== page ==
OPINION: Law School CANNOT Continue Completely Online.
When thinking of the typical law school experience, one might visualize a cold yet stuffy classroom, wreaking of anxiety and stress. Inside the classroom, students are tired, beyond brain dead, and struggling to pay attention to the professor lecturing about the statute of frauds for the one hundredth time. The students are most likely sitting in class wishing they were anywhere but that room, with that professor, learning that material, on that day.
In retrospect, this is exactly what my fall semester of my first year of law school was like. In the moment, I didn't think much of it. I didn't realize how lucky I was to be sitting in the classroom, nor did I realize how lucky I was to sit in seats right next to my best friends each and every day. I wasn't able to see how great it was to have the opportunity to leave my house and go onto campus to learn the law.
That said, all of those feelings quickly changed mid-March when COVID-19 came into our lives and turned the world upside down. On the evening of March 13, I got an email from my law school alerting us that beginning on March 23 classes would go online for the remainder of the semester. In this moment, I felt a rush of emotions: frightened, disappointed, and yet slightly excited.
I was frightened for how not only my professors would adjust to the new method of teaching, but also how I would adjust to online learning. I was disappointed in the fact that I didn't know when I would get to see my friends again. And I was slightly excited to have a little more leeway in my schedule.
Fast forward to the second week of April. At this time, law school had been online for two weeks and those two weeks were absolutely terrible. As a first year class, we were in some of the densest material of the semester- abortion in constitutional law, estates and future interests in property law, and defenses in criminal law- and it was a true struggle to deal with these via online learning.
When it came time for exams we had had a little over five weeks of class online. When I sat down to study and prepare for my exams, I was at first confused as to why I felt I knew the material up to March 23 so well, yet once my notes hit March 23, I felt as if I knew nothing. I brought this up to my friend during one of our virtual study groups and she reminded me that on March 23 was when we went online and essentially began self teaching. In this moment, I cannot even explain what I felt. I immediately began thinking of what law school would look like if we had to be online going into my second year, and even my third year. I had a massive amount of anxiety for my success not only in the remainder of my time in law school, but also my ability to succeed on the BAR exam post graduation if classes were to continue virtually.
Law school CANNOT continue into the fall semester completely online. Not only for my personal sanity, but all those who are on this wild ride that is law school. I fear predominantly for the incoming 1L class, who would have to learn first year material (which is BAR exam material) online. The 1L's would have even higher levels of anxiety and stress than we had this past spring semester. I fear also for the rising 3L's who are about the enter into their last chapter of law school and prepare for the BAR exam. As a 2L I feel like I am in the middle area where I wouldn't be too impacted, but for the sake of incoming 1L's and rising 3L's-- law school cannot transition to online course lessons.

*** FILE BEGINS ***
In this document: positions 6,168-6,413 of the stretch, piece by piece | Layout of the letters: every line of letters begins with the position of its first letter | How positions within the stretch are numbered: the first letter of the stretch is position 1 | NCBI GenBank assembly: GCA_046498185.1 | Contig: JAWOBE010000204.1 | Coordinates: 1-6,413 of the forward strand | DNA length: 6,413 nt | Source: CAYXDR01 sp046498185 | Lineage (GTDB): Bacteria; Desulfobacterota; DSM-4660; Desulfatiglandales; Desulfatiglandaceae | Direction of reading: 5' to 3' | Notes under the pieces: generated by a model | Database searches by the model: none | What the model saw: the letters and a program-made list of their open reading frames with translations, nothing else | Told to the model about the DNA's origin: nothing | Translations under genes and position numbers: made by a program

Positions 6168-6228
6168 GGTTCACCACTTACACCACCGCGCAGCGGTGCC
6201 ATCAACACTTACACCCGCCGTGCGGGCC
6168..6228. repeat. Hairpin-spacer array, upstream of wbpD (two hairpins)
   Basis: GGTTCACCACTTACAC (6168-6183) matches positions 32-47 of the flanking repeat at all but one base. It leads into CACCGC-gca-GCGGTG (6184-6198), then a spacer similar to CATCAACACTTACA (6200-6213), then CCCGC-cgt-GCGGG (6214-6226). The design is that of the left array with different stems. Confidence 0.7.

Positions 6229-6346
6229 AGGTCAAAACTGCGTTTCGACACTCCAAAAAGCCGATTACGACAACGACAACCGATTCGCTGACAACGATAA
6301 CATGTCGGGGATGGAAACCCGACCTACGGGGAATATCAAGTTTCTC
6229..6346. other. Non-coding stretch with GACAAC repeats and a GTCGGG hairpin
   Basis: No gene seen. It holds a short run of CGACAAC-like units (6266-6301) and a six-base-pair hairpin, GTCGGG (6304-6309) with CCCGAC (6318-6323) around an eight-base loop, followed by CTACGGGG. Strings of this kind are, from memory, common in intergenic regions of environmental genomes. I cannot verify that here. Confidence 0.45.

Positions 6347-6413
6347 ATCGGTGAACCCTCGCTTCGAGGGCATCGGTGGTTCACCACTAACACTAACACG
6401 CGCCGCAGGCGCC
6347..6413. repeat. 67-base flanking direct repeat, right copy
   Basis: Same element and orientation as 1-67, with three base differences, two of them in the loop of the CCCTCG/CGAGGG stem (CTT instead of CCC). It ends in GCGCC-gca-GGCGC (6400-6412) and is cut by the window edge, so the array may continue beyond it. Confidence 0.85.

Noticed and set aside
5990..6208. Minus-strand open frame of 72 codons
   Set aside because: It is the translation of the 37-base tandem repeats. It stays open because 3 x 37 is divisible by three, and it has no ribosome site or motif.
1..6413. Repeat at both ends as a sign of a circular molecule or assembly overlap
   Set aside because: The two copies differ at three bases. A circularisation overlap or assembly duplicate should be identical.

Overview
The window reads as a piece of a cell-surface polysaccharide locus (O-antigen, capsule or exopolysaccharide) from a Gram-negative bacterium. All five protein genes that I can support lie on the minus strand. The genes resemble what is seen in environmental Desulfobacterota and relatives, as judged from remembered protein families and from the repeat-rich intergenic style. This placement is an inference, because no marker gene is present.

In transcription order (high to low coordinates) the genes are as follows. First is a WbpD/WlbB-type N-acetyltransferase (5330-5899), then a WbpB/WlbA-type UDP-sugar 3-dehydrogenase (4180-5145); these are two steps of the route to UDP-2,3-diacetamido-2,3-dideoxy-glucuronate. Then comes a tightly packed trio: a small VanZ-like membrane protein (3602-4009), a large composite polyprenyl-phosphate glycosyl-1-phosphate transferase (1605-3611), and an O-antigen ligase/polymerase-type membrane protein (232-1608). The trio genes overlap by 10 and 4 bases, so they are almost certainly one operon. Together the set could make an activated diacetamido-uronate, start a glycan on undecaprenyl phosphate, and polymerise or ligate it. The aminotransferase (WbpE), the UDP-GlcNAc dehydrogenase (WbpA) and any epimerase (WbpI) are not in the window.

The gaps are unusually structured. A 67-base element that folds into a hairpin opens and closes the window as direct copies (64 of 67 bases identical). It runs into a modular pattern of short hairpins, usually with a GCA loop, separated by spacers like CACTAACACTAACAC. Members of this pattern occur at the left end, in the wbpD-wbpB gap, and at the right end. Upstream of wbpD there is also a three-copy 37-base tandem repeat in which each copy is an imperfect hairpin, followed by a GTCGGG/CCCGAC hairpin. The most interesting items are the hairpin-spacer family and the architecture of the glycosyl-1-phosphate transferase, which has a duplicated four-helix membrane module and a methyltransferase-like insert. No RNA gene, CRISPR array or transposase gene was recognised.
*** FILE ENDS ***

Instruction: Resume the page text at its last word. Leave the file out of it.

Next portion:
I understand the fear of a second wave of COVID-19 is real. There is no getting around that. However, in order to ensure that educated and prepared lawyers are entering the world over the next 1-3 years, classes need to resume somewhat in person. In order to make that happen, social distancing will have to occur (in and out of the classroom). With that said, I think there is a happy medium that can be found if the following situation were to happen:
For M/W and T/H classes-- Students are divided up into groups A and B (no, not based on grades). On Mondays and Thursdays the A group students come to class on campus, and on Tuesday and Wednesday, the A group students Zoom into class from their homes. To the contrary, on Monday and Thursdays, the B group watch the class via Zoom, and then on Tuesday and Wednesday the B group students come to class on campus. Or vice versa.
Regardless of how the days and groups are planned out, I feel as if the above situation is a good mix of class time (to keep our personal sanity) combined with at home learning to help stop the spread of COVID-19. And of course, when on campus, masks should always be worn.
The proposed situation is just my own personal idea of how to make everyone happy and allow for some normalcy into our lives. Law school is already stressful enough, and being in the classroom even two days a week, would help alleviate some of that added stress. Granted, not everyone would be pleased with the above situation-- but isn't that idea better than at home learning Monday-Friday? I sure think so. The bottom line is this: Law School shouldn't continue into the fall semester completely online or else there will be graduating law students going out into the world unprepared and not properly educated to advocate for their clients.
A hybrid of in class and at home learning would make a world of difference.
Meredith E. Milton is an Opinion Contributor for The National Times.